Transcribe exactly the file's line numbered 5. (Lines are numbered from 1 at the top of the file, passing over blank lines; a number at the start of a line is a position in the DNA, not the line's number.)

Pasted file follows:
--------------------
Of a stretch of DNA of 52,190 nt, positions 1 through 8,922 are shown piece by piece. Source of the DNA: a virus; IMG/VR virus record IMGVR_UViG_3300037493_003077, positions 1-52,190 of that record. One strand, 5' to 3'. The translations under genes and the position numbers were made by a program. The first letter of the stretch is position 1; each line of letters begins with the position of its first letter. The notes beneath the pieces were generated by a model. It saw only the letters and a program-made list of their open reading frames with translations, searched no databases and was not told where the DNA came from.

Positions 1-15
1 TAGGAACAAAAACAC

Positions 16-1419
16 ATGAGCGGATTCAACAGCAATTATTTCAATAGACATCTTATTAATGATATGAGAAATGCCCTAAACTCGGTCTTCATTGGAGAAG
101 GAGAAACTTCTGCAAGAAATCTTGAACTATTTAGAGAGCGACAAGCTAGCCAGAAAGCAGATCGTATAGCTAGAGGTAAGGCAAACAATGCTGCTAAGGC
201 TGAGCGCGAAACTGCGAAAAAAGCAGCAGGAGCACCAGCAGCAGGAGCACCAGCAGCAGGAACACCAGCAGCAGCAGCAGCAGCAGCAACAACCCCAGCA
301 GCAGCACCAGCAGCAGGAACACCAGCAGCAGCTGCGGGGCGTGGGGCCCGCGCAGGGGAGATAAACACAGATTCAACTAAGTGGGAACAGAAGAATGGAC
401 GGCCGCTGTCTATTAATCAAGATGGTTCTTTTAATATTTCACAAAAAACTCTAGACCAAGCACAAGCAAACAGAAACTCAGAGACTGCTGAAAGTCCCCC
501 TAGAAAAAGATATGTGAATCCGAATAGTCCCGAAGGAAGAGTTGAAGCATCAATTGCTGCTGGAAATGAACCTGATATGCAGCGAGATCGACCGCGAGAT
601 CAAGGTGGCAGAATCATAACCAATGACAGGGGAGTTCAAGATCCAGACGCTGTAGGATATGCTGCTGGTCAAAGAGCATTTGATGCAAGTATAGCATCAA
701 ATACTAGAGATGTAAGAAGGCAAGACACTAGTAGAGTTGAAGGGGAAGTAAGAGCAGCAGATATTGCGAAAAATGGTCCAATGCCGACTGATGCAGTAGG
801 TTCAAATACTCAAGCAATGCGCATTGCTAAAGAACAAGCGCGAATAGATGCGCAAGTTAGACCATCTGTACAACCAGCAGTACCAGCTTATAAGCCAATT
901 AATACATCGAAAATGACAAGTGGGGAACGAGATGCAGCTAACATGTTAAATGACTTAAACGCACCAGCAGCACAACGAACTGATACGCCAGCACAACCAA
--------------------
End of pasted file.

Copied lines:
16 ATGAGCGGATTCAACAGCAATTATTTCAATAGACATCTTATTAATGATATGAGAAATGCCCTAAACTCGGTCTTCATTGGAGAAG